The year got off to a dry start in January, with less than half the normal rainfall over much of the country combined with unusually warm temperatures in many places. February kicked off with a heatwave from the 7th to the 12th, and many places topped 34C. But those who thought they were in for a toasty year were due for a shock. Chilly southerly winds plunged temperatures to their coldest in May in many places, with an extra dose of rain on top.

The National Institute of Water and Atmospheric Research's climate summary for the year reveals May was 1.6C colder than the 1971-2000 average for the month (calculated using records from seven long-standing climate stations). The coldest May recorded was in 1913, when the national average temperature was a bone-chilling 2.9C below normal. The early chill ended abruptly in August, which was thehottest nationally at 10.2C since records began 155 years ago.

All regions broke records for average August heat as northwesterly winds delivered an early spring. It was not to last. The coldest October since World War II brought heavy snow dumps to Hawkes Bay and the central North Island and trapped unwary motorists in their cars. “We typically say winter is the months of June, July and August [but in 2009 we said] there was an early onset to winter and spring,” said Niwa climate scientist Dr Andrew Tait. “Unfortunately it got cool again in October, so spring didn't last very long.” Dr Tait said it was relatively common over the past 100 years for winds to get stuck in a particular pattern, as they did in May and August, and deliver an unusually hot or cold month. Last year May and August occurred close together, resulting in an off-kilter year. Dr Tait said the temperature extremes could not be explained by moderate El Nino conditions, which replaced La Nina conditions as the broad climate setting in spring. “Sometimes the weather just happens.”

Meanwhile, Whakatane was again pipped at the post for the title of sunniest town after its annual sunshine could not be calculated because of instrument problems. The Bay of Plenty sun-trap hotly disputed 2008's result, after Niwa questioned the reliability of its sunshine sensor and awarded the gong to Blenheim. Whakatane's 2009 total from May to December (1614 hours) was one hour less than the sunniest town - Nelson - over the same eight months, but figures for the rest of the year could not be calculated.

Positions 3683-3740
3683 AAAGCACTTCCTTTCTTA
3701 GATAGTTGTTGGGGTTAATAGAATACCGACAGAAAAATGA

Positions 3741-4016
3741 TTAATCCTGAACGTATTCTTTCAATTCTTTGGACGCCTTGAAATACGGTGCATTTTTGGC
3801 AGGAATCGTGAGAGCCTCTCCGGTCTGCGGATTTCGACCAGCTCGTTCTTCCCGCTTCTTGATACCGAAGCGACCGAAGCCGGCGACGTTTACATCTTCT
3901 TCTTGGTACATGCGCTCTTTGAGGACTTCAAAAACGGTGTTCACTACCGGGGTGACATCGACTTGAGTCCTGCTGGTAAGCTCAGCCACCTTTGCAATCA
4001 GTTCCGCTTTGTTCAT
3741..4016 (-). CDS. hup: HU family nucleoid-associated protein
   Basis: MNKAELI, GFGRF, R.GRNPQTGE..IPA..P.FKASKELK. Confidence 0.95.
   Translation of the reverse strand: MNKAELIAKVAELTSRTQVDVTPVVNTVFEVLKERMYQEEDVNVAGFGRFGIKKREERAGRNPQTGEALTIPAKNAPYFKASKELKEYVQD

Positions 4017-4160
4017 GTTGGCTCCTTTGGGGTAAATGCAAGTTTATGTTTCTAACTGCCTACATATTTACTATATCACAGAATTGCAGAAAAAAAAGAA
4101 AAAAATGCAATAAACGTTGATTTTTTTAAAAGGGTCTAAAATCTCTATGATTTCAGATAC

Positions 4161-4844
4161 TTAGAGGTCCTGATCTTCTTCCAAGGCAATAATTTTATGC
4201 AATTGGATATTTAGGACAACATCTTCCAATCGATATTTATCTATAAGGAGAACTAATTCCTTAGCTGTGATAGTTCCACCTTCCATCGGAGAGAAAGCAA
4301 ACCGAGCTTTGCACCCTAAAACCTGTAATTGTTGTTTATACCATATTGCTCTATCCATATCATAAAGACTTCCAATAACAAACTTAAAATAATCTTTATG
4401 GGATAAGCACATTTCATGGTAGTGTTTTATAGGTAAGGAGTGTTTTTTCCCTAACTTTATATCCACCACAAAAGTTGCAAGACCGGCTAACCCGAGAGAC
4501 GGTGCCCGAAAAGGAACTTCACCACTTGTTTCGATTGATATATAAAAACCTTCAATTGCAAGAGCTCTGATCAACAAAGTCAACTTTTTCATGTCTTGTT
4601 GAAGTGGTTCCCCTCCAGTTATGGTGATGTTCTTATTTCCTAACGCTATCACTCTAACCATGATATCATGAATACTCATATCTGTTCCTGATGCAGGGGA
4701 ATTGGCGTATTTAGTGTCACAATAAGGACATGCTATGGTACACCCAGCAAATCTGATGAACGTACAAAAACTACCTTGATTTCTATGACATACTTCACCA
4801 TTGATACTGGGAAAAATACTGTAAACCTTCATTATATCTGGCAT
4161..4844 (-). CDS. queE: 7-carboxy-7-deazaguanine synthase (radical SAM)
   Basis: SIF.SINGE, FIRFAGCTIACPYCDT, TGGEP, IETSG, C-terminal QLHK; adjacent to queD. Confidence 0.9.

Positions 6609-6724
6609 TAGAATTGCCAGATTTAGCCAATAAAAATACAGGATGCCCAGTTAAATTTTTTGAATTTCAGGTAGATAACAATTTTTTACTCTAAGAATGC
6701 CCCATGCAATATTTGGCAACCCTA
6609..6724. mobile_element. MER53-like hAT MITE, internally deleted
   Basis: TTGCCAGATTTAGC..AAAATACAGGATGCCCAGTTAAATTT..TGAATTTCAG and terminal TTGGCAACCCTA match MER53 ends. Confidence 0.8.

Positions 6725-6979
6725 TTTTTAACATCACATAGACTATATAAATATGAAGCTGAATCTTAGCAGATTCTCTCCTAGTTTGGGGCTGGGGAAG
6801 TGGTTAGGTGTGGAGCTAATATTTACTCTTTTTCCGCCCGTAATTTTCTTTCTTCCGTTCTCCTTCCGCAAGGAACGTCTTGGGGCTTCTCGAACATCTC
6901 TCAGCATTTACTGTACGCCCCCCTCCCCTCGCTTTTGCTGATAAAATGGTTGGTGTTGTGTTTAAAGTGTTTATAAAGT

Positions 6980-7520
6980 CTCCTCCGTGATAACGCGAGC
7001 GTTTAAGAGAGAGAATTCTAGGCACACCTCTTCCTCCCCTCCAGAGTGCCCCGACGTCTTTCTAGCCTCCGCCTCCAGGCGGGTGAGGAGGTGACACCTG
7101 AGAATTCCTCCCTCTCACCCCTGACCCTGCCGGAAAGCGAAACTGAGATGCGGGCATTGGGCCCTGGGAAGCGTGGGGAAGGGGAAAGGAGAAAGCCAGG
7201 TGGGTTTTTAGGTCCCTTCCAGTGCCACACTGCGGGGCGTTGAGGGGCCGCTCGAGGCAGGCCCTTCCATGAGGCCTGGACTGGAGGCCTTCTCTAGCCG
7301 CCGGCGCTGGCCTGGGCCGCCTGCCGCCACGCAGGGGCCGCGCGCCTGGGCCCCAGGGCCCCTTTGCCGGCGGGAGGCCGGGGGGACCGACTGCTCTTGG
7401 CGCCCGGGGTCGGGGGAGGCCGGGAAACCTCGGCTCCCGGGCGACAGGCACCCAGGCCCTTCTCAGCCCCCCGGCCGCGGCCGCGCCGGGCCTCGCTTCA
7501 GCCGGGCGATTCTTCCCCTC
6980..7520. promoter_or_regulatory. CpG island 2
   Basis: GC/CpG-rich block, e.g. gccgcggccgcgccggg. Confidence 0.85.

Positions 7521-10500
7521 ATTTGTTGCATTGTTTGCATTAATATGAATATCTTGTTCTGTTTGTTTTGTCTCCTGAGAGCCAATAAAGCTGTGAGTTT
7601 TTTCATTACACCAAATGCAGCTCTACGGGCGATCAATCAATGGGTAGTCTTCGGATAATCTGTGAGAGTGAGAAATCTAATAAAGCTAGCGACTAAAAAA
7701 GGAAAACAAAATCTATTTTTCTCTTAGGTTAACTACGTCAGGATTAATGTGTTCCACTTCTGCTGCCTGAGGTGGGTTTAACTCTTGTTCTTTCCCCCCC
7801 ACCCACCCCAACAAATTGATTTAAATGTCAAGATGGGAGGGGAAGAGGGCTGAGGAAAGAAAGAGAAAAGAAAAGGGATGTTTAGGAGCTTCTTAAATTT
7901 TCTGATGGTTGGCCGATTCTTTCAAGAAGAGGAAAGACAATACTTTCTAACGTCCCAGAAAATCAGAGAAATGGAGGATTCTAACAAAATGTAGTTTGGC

Of the main centres, Tauranga was the warmest and sunniest, Wellington the wettest, and Christchurch the driest. Auckland was much drier than usual, having 81 per cent of its usual rainfall. It was 0.7C cooler than normal with a mean temperature of 14.6C, and 8 per cent sunnier than average.

Most of the six main centres were slightly colder and sunnier than usual. Wellington was the exception with higher-than-usual rainfall, cooler-than-average temperatures and about average sunshine.

Avalanches became a risk towards winter's end after a long snow season was topped off with hot weather in August.


Warmest place: Whangarei, with an average temperature of 15.8°C.

Highest extreme temperature: Culverden in Canterbury with 38°C, Feb 8.

Coldest extreme temperature: -11.7C recorded at Middlemarch, July 19. Strongest wind gust: 184km/h at Southwest Cape, Stewart Island, Nov 4.

Most rain in a single day: Mt Cook with the top three one-day rainfalls - 341mm on April 27, 321mm on May 16 and 295mm on April 26.

Driest place: Ranfurly in Central Otago with 263mm of rainfall. Wettest place: Cropp River in the Hokitika River catchment with 10,956mm.

Wettest main centre: Wellington with 1274mm.

Driest main centre: Christchurch with 589mm.

Sunniest town: Nelson with 2571 hours, followed by Tauranga (the sunniest main centre) with 2540 hours.

Pipped at the post award: Whakatane, whose annual sunshine could not be calculated because of instrument problems. Its eight-month total from May to December (1614 hours) was just one hour less than Nelson's.


living_in_new_zealand/new_zealand_climate.1309857113.txt.gz · Last modified: 2011/07/05 21:11 by tel